Felis ISSN 2398-2950

Respiratory: disease - clinical investigation

Contributor(s): Brendan Corcoran, Yolanda Martinez Pereira

Introduction

  • Patients with respiratory disease can present with a variety of clinical complaints such as coughing (most common), sneezing Sneezing, other upper airway noises often referred to as reverse sneezing, nasal/ocular discharge Rhinitis, decreased exercise tolerance, abnormal respiratory noise (stridor and stertor), abnormal breathing pattern, breathlessness, increased panting, collapse, acute respiratory distress Acute Respiratory Distress Syndrome (ARDS), dyspnea, cyanosis.
  • Coughing is the most common complaint and can be classified as acute or chronic:
  • Dyspnea is also a common complaint and can be further classified as inspiratory or expiratory:
    • Inspiratory dyspnea indicates a problem of the upper airways: nasal disease, brachycephalic obstructive upper airway syndrome (BUAOS), nasopharyngeal polyps Nasopharyngeal polyp, tracheal collapse, foreign body, neoplasia (rare).
    • Expiratory obstructive dyspnea indicates a problem of the lower airways that leads to obstruction of the normal airflow: lower airway foreign body, neoplasia, feline asthma (bronchoconstriction), bronchitis, extraluminal airway compression (such as neoplasia or fibrosis).
    • Expiratory restrictive dyspnea (shallow, short breathing) indicates a problem of the lower airways that leads to abnormal ventilation and/or perfusion: pleural effusion Pleural effusion, pneumothorax Pneumothorax, diaphragmatic hernia Diaphragm: hernia, pulmonary edema Lung: pulmonary edema, pneumonia, interstitial pulmonary fibrosis, neoplasia, pulmonary hemorrhage/contusion Lung: pulmonary hemorrhage. Includes abdominal conditions that exert pressure over the diaphragm, such as abdominal effusion Peritoneal: effusion, organomegaly Abdominal organomegaly, pregnancy, etc.
  • Abnormal respiratory noises can help in identification of the abnormal anatomical area:
    • Inspiratory stertor usually indicates a nasal problem.
    • Inspiratory stridor is usually associated with problems in the larynx (eg laryngeal paralysis).
    • Reverse sneezing is usually associated with problems in the nasopharynx (eg foreign body).
  • Nasal discharge can be bilateral or unilateral, and the discharge can be serous, hemorrhagic, mucoid, purulent:
    • Unilateral nasal discharge can be associated with foreign body, neoplasia, nasal aspergillosis Aspergillosis.
    • Bilateral nasal discharge is more likely associated with lymphocytic-plasmacytic rhinitis (LPR), aspergillosis, neoplasia Nasal cavity: neoplasia.
  • Cyanosis is characterized by a bluish color on the mucous membranes and is due to a low percentage of saturation of hemoglobin with oxygen (which is an increased amount of the reduced form of hemoglobin) or to the presence of metahemoglobin. In anemic patients, cyanosis may not appear obvious due to the decrease amount of hemoglobin in blood. Cyanosis can be central or peripheral and may be intermittent or persistent. A patient with cyanosis represents a true respiratory emergency.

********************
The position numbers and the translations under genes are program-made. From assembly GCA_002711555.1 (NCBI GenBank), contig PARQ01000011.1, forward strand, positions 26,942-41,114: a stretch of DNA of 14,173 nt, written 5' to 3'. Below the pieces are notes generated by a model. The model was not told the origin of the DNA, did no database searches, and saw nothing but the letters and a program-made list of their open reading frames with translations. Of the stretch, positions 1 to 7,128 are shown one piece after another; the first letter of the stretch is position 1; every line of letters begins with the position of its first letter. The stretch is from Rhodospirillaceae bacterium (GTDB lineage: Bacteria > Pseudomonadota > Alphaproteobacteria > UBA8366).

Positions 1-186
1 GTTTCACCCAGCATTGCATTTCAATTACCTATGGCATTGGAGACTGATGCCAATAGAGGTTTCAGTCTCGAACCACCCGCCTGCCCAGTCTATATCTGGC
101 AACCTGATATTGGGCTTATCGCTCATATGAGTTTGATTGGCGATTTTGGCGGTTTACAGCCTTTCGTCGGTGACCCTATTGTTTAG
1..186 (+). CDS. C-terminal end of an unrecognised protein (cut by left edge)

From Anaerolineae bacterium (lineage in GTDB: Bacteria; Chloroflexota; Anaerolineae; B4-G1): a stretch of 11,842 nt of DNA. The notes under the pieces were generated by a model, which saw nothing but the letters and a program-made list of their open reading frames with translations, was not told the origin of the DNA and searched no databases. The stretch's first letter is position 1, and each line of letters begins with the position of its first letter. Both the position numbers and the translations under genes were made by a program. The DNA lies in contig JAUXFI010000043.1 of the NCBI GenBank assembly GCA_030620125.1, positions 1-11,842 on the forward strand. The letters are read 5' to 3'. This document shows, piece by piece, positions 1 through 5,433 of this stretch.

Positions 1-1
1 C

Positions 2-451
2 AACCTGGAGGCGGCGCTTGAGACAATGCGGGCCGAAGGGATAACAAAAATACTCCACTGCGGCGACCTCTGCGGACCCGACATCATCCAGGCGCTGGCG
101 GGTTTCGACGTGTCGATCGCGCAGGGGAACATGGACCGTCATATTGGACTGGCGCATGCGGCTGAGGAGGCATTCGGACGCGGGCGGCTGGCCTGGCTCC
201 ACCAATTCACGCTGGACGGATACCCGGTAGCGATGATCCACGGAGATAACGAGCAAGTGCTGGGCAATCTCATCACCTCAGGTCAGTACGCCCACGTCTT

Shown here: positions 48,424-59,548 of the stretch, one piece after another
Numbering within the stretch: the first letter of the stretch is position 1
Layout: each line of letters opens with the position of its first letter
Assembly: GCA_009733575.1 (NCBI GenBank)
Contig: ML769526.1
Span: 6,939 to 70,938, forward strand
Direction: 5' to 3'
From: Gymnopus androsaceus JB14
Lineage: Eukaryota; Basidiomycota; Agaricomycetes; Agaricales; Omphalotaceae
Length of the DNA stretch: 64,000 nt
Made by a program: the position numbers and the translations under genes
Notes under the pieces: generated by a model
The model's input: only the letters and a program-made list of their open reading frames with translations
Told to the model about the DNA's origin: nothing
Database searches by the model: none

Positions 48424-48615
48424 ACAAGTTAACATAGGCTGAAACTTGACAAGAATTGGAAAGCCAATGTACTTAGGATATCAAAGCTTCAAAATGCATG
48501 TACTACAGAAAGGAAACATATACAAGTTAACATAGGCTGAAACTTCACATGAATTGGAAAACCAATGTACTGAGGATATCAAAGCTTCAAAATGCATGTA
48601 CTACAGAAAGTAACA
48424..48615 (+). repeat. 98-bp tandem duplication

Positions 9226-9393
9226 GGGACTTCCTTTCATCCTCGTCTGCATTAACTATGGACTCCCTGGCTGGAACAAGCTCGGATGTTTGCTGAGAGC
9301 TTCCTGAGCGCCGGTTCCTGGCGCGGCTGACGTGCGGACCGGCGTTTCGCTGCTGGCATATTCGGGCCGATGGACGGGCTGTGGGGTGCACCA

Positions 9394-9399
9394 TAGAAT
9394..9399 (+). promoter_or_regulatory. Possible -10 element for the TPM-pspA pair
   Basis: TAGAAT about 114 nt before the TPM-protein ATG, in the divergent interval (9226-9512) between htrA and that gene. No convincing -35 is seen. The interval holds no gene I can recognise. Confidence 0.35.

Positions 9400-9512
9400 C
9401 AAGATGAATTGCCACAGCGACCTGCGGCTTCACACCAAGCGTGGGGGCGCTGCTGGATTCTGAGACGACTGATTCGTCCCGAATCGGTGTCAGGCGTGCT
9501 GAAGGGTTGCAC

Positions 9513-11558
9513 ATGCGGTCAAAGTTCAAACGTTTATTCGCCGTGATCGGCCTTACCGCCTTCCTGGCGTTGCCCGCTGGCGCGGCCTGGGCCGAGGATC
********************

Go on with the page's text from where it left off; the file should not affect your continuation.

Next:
• Some respiratory diseases have been described more commonly in some breeds, such as:
  • BUAOS affects brachycephalic breeds (eg Persian cats Persian longhair).
    Follow the diagnostic trees for Dyspnea Dyspnea, Panting Panting, Respiratory distress Respiratory distress, and Abnormal Respiratory Sounds Abnormal respiratory sounds.

History taking

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Physical examination

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Diagnostic tests

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Further Reading

Publications

Refereed papers

Other sources of information

  • Ettinger & Feldman (2010) Textbook of Veterinary Internal Medicine. Elsevier Saunders, 7th edn.
  • Fuentes V L, Johnson L R, Dennis S (2010) BSAVA manual of canine and feline cardiorespiratory medicine. BSAVA.
  • Johnson L R (2010) Clinical canine and feline respiratory medicine. Wiley-Blackwell.
  • Bonagura, Twedt (2009) Kirk's Current Veterinary Therapy XIV. Saunders.
  • Martin M, B Corcoran B (2006) Notes on cardiorespiratory diseases of the dog and cat. Blackwell Publishing.
  • King L G (2004) Textbook of respiratory disease in dogs and cats. Saunders.
  • King A S (1999) The Cardiorespiratory system. Integration of normal and pathological structure and function. Blackwell Science.


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